As suggested by Penny, who had been inspired by William Dalrymple, we took off for nearby Mehrauli (City of Djinns). Covering more than 200 acres, the area was jungle until the late 1990s and although there is much evidence of hacked vegetation; new paths; signposts and litter bins, we could not have felt further from all but a few dozen of Delhi’s 30,000,000 inhabitants. Those we did see were walking their dogs (many Pugs); taking a short cut; reading in the sun or (not) kicking a ball. It is an area that has been continuously inhabited for over 1,000 years. The Tomar Rajputs; Khalji and Tughlaq dynasties; the Lhodi dynasty of Delhi Sultanate and the Mughals and (oh dear) the Brits successively have enjoyed this space.
A row of women in brightly coloured saris sat cross legged weeding in the Rose Garden. We marvelled at the 16thC Jamal Kamali Mosque and meandered, in that desultory post long-haul-flight way past a few of the 40 monuments until we reached the step well where the gates were about to be padlocked. Sally, who would join us with Hanley the following morning, is the step-well queen. We wished she already had been with us.
Our post supper way back to the haveli was blocked by a wedding and we were delighted to jump out of our bus….. to walk….. to join in. The tasteful calm of Hauz Khas was being shattered by cymbals, drums and trumpets. The groom, caparisoned like the bravest of Rajputs, sat high in his awned chariot that was pulled by two ribby, flea-bitten grey Marwari horses. They alternated resting diagonal front and back legs – doubtless sore from years spent clattering Delhi’s tarmac. The two ‘fathers’ girated in increasingly mad circles round each other obviously mutually happy at the deal they had struck. Sweat poured off them. A few contemporary onlookers, while amused, looked worried that the party might be cut short by a heart attack or two.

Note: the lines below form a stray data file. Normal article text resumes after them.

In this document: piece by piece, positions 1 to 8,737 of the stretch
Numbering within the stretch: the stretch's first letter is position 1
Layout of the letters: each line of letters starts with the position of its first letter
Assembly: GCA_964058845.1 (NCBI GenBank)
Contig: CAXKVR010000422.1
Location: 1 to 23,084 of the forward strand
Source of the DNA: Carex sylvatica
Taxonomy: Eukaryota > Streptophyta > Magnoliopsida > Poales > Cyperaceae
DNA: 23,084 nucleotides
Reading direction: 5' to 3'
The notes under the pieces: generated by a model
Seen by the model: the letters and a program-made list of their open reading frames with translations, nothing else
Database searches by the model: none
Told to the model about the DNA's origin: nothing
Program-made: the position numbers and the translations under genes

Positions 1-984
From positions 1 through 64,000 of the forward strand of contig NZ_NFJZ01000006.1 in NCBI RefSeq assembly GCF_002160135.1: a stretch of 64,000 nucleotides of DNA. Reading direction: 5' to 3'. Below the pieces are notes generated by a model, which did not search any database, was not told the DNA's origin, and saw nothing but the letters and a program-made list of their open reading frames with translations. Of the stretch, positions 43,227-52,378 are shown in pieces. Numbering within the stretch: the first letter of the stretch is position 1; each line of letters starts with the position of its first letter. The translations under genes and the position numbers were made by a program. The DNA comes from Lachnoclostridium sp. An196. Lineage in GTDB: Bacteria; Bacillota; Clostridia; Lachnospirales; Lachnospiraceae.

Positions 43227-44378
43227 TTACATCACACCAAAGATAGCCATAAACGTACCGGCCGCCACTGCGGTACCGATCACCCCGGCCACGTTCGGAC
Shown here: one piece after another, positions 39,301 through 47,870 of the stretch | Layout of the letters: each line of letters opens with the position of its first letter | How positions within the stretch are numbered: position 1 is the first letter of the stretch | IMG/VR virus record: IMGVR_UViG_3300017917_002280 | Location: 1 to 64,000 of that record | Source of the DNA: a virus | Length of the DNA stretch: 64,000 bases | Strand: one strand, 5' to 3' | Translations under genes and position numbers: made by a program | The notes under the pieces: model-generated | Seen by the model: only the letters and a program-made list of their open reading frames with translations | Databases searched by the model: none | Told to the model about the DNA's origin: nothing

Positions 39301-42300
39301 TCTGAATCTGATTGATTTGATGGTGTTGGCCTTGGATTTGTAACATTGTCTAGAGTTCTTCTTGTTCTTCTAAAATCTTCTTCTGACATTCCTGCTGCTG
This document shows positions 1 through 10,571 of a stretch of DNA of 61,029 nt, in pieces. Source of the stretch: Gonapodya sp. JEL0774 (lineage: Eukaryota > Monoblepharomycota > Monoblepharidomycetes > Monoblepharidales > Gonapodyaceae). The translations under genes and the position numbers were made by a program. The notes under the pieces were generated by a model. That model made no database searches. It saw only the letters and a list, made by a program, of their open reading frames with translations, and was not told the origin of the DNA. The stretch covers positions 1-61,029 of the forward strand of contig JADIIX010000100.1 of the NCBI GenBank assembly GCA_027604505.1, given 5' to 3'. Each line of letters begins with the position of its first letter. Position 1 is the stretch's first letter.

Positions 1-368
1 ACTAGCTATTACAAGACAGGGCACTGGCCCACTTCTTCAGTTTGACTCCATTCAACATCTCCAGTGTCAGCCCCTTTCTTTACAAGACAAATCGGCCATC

Somewhere in the middle of the maelstrom, the bride covered in bright pink silk, chiffon and much embroidered and jangling gold, must have been wondering what on earth her future held. She would not have seen the man for whom her parents had decided she would bear children; with whom she would spend the rest of her life.
Then the Marwari were persuaded pull the chariot a few strides further to be nearer the wedding venue’s yellow and pink Crimpolene tunnel. They stopped without being asked. With mopped brows the fathers started circling again. The young boy at the head of the wedding band twirled the poster printed with the wedding band’s contact number so that everyone could read it.
We left them to it, grateful that we were staying a few blocks further from the cacophony. I don’t think I was alone in being thankful that I had chosen in which marital bed to lay, although as I drifted off to sleep I smiled at the thought that my father might well have made a more rationed choice.